COVID-19 opened another dimension of dependence — India’s imports from China have risen in June and July 2020 by about 7.2%, whereas exports to China have contracted by 1.4% despite the demand slowdown due to COVID-19. The primary reason for increased import is the immediate need for medical supplies like masks, PPE kits and other emergency equipment’s.

The influx of Chinese capital has been beneficial to both countries and the broader relationship, emerging as a potential factor of stability. According to Invest India, there are more than 800 Chinese companies in India’s domestic market. In addition, there are almost 75 manufacturing propensities for consumer appliances, smartphones, construction equipment, etc.

Fosun International Limited, Oppo, Vivo are some of the largest Chinese brands and manufacturers in India. Moreover, two-thirds of Indian unicorn start-ups had huge investments by Chinese tech investors. It is estimated that $4 billion in 18 out of 30 Indian unicorn start-ups are funded by Chinese giants. These include Flipkart, Big Basket, Paytm, Ola and BYJU’s, etc.

On the other hand, China is the largest trade partner of almost all South Asian and other Developed and Developing Nations. India has only a small share in its imports and exports. So boycotting China will hurt the interests of millions of middle-class citizens and their businesses and experts from various sectors say this calculated approach to boycotting Chinese goods will not hurt China much.

Sectors Dependent On China

India depends on China to supply a wide range of products from simplest to most sophisticated like pharmaceutical and electronic products. Chinese domination in the imports of telecom and electronic and pharmaceutical intermediates (APIs) is particularly perturbing given the criticality of these sectors for the Indian economy.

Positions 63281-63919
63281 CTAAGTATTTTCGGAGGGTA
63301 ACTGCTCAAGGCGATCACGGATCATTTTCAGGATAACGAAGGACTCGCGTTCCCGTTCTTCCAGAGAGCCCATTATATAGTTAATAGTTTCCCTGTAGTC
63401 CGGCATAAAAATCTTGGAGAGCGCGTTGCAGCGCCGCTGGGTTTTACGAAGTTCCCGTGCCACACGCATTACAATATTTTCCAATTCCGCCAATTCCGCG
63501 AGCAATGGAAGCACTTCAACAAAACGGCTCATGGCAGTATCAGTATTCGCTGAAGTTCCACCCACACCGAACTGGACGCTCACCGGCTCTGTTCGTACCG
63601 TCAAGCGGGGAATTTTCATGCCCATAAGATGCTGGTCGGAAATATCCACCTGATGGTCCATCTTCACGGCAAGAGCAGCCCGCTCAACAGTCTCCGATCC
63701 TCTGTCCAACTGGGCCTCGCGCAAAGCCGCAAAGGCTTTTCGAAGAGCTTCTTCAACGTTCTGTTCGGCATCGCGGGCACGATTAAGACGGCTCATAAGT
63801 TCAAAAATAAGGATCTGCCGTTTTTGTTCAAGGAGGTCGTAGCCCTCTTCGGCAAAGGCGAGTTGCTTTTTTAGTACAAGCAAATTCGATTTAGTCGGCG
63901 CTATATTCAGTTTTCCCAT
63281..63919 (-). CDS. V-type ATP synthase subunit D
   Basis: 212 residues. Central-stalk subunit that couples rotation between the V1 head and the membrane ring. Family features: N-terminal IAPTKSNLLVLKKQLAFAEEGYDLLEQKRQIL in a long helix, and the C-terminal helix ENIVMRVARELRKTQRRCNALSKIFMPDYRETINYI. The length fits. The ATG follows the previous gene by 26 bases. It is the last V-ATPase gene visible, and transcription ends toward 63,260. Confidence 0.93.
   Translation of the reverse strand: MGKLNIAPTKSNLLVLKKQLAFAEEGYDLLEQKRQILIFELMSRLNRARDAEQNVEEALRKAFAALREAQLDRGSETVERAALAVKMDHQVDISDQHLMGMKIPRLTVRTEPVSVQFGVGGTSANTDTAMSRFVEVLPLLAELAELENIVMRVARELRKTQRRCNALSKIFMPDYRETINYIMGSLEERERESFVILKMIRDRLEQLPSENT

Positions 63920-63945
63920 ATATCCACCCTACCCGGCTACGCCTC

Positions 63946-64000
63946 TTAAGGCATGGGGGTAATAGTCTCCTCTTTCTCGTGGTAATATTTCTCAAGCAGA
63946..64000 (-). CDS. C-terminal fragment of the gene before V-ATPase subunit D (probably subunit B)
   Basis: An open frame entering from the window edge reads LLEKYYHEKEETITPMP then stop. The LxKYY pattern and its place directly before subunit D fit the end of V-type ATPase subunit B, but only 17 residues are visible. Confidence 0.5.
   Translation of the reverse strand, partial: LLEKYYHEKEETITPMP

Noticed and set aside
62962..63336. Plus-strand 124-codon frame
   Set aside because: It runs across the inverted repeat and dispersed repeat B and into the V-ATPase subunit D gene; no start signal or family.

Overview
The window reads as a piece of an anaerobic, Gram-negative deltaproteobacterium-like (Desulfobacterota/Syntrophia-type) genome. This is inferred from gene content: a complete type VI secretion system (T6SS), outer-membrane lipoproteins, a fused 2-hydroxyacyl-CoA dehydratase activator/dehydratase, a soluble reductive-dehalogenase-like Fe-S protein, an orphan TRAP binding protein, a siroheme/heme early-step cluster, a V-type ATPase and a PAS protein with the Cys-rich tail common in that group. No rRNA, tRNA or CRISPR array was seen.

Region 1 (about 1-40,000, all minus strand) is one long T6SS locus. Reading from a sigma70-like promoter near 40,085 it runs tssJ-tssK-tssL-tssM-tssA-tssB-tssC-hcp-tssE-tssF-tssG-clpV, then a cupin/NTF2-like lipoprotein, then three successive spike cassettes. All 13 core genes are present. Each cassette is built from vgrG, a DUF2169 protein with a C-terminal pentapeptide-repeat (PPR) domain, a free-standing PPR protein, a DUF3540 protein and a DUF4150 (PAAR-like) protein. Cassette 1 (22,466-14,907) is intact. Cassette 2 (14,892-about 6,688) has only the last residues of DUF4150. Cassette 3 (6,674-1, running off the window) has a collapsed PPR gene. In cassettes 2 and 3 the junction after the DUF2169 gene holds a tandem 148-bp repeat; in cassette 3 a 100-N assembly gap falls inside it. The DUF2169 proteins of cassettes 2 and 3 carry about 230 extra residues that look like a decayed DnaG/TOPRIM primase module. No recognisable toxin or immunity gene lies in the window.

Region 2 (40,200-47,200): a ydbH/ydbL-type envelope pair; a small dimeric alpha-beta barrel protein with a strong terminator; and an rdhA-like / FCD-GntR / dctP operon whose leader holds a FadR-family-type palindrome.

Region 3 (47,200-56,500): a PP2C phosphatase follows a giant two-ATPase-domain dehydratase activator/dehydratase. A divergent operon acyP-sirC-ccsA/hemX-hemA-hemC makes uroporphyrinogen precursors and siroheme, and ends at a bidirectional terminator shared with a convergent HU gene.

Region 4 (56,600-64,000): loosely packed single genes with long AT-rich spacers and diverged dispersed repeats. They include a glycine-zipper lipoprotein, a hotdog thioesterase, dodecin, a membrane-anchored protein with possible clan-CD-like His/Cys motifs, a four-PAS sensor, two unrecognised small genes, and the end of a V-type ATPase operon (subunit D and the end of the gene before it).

After the Digital India programme started in 2015, Chinese domination in the imports of telecom and electronics has increased manifold over the past few years. About two-thirds of the total API requirement and about 75% of the APIs used in the formulations of NLEM (National List of Essential Medicines) are sourced from China.

Owing to its dominance in APIs/key starting material (KSMs) and Intermediates, the Chinese bulk pharmaceutical products also have a competitive edge in our domestic sector market. In 2019–2020 more than 83% of mobile phones and 90% of TV sets imported were from China alone.

Indian Economy, Business And Finance
Representative Image. (Photo by Hemant Mishra/Mint via Getty Images)

Imports from China dominate the National Solar Mission. Almost 84% of solar cells and modules requirement in the country is met through imports from China because of its competitive pricing compared to domestic manufactures.

The giant Chinese Solar industry has been in its apogee since last decade while India failed to live up to its promises of emerging as the solar superpower since the Paris agreement. The same is the case with chemicals and agrochemicals and infrastructure as India imports high amounts of raw materials from China, depending between 30%–50% on the product portfolio.

$1 billion rail projects were won in a joint venture (JV) with Chinese players in the past 3 or 4 years. The key reasons for Indian firms to enter in JVs are technical expertise and a means to reduce competition through partnership and incrementally, more than $10 billion tenders are in the pipeline in metro rails in different states.

The government is now emphasising “Atmanirbhar” or “self-reliance”, which focuses on five things: economy, infrastructure, system, vibrant demography and demand.

This national self-sufficiency reminds me of J M Keynes in the Great Depression; Science, Knowledge and Ideas and Travel and Hospitality are the things that should in their nature be international. So such a move is neither practically feasible to obtain desired results nor in our national interest. It is nearly impossible to keep China out of our daily lives.